What possesses any moderately intelligent being to seek out hellish, record-breaking temperature? The curious may be cauterized, but there does exist a draw — and so on the first day of summer, the year 2017, I set out for Death Valley National Park in search of high heat.
There are two road routes entering the center of the park on either side like pincers. I took the eastern path, up the baked, tire-torn Interstate 15 toward Las Vegas, veering west again in Baker, California, then up through high desert until I reached the roaring, striated mountain ranges that border the valley. Once in the park official, you quickly descend three or four thousand feet until you approach the basin. As I parked my car at the Furnace Creek visitor’s center, 190 feet below sea level, the digital thermometer at its entrance read 130 degrees Fahrenheit — only four more to reach the highest temperature ever recorded on the surface of the Earth.
That claim of 134, however, recorded here in the Valley of Death in July, 1913, has recently been disputed. “Weather nerds,” a park ranger tells me, claim the record-setting temperature was documented with then inaccurate instruments. The true, perspiration-soaked peak is likely 129. The visitor center display runs hotter than reality, I’m told.
My father, after serving tours in Iraq, once told me how his eyeballs would sweat in that extreme desert heat, the soaring temperatures worsened by pounds upon pounds of necessary gear. “Your body adapted,” he said, “but mentally I don’t think anyone ever got used to it.”
Heat, it seems, exists separately in the mind. Californians often move east and refuse to leave their flip-flops behind, doing not much else but giving Californians a bad name, ridiculously slapping sandals down the sidewalk in petrifying winters. A neighbor who worked construction once sang the praises of drinking hot, hot coffee in the summer, claiming the boiling internal temperature counteracted the external effects of the sun. Mind over matter, maybe, but here in Furnace Creek the task seems death-defying.
I’m sweating like a flash flood, saltier than ever. The actual high this day is 126 and it feels like a fire. It weighs down on your skin, suffocates as you suck in dry, broiled breath, and cooks your insides. Walking a short distance zaps your entire body as if you’d just ran miles…with a fever.
Heat rises, I remember learning, but here on the very bottom floor of America it swirls and multiplies. The high valley walls cage it, sending it downward and compressing the hot air even more, packing the basin in moving masses of super-heated ether.
Heat is a quantity, a measured amount of energy transferred between two systems. A cube of ice doesn’t contain a definite amount of heat. In the freezer, the mechanically cooled air keeps its state. Place a flame beside it and the energy passes on, absorbed by that which is lacking. This entropic discombobulating of two beings reminds me of loving or being loved. My being holds no definite amount of love, is only measured by the quantity I give or receive.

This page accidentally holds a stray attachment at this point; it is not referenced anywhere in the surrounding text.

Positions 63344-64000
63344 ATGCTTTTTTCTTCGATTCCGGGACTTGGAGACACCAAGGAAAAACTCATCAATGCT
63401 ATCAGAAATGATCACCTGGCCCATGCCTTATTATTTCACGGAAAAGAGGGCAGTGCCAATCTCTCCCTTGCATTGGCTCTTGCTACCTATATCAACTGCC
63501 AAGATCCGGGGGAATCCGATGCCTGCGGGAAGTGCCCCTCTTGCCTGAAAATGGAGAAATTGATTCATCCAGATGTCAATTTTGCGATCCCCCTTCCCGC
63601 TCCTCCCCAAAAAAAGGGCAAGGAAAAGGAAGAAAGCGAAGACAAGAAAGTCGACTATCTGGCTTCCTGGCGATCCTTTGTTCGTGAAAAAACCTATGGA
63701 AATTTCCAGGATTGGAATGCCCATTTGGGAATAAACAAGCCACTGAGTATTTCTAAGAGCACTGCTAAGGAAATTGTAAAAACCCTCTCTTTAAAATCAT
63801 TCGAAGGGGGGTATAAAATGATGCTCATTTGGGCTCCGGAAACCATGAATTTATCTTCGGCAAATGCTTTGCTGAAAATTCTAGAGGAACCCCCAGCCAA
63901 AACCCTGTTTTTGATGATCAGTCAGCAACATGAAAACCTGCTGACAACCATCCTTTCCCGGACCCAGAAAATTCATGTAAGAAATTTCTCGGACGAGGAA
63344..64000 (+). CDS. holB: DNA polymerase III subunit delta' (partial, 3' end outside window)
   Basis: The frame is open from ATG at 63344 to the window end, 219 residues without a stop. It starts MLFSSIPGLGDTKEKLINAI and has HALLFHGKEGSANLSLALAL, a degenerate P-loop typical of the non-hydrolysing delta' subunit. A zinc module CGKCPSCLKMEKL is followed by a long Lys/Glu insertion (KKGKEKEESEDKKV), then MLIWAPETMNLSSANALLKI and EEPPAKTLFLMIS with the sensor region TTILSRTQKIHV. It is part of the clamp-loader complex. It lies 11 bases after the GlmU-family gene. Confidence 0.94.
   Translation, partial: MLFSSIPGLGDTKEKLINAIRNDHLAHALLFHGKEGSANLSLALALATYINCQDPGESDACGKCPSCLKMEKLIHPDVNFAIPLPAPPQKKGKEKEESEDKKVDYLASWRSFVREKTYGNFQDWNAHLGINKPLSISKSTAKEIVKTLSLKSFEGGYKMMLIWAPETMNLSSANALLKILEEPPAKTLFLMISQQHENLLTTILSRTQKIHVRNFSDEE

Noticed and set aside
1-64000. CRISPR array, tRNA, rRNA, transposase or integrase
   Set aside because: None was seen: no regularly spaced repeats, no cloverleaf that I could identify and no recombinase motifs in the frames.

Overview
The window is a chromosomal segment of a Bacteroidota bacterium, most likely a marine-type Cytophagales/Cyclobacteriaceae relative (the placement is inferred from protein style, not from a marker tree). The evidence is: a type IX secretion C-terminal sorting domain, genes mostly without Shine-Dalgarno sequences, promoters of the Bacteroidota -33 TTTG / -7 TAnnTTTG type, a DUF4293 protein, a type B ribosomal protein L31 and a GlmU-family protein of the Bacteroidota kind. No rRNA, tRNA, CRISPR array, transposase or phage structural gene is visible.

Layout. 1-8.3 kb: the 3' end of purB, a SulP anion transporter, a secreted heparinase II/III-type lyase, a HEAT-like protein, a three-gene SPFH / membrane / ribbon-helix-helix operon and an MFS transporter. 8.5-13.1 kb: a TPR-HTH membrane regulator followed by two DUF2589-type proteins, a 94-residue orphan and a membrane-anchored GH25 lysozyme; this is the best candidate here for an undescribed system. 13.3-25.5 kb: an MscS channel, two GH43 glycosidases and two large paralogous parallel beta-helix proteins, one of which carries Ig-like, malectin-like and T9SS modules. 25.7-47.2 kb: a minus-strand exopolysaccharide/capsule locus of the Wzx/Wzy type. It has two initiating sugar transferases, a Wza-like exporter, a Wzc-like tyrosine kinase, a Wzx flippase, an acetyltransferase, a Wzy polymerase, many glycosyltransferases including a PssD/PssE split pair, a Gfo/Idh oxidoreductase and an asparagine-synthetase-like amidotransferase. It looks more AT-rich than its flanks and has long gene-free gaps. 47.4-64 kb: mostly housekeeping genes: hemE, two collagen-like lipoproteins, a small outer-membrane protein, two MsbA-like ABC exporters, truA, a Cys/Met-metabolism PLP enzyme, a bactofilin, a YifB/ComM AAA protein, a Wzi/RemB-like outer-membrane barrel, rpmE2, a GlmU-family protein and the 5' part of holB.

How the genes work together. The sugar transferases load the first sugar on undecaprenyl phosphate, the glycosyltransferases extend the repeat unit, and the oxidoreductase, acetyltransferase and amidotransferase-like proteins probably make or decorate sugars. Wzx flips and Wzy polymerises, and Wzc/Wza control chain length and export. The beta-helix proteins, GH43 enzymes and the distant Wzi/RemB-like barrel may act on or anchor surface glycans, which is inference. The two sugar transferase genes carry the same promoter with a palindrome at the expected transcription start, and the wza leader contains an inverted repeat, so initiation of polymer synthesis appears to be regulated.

Maybe the heat is getting to me. My eyeballs are sweating.
Two people perished due to the temperature last year, the ranger plainly states, but these extremities rarely produce fatalities. It’s the slightly lower temps that claim lives. A measurement of 110 degrees is more likely to fuck the being from a being—the tourist hiker mistaking the temperature for what it “feels” like, maybe closer to 80, 85—keeping them from imbibing adequate amounts of water.
Many visitors to the park come from far-off lands, planning their vacations for a time of year more moderate. It seems to be a case of “locals only” when it comes to visitors enticed by the mercury-surging spikes. Despite recent newspaper reports, the park ranger tells me they haven’t seen many “destination heat-seekers.”
Heat-seekers. Crazed missile humans targeted toward some thermodynamic draw.
Contrary to the ranger’s observation, the LA Times and CNN both reported on specific bodies hunting the Valley’s boil this week. Anomalies, the lot of us. Which makes sense, I think, as I push through hot whipping winds ascending Zabriskie Point. Heat is not sought out.
As I leave the park, utterly diminished, my body all buzz or howl under the influence of heat, I wonder what has been given to me by the searing sun, by the broiled air in the trapping terrain. Have I been temporarily altered, my molecules all in disarray by the transference? Maybe, maybe not.
But this I do know: the true beauty of the harsh desert, or any conditions of extremity, displays a sneering existence, a life laughing in the face of logical death.
The world may be burning yet here I am kicking; tanned and triumphant.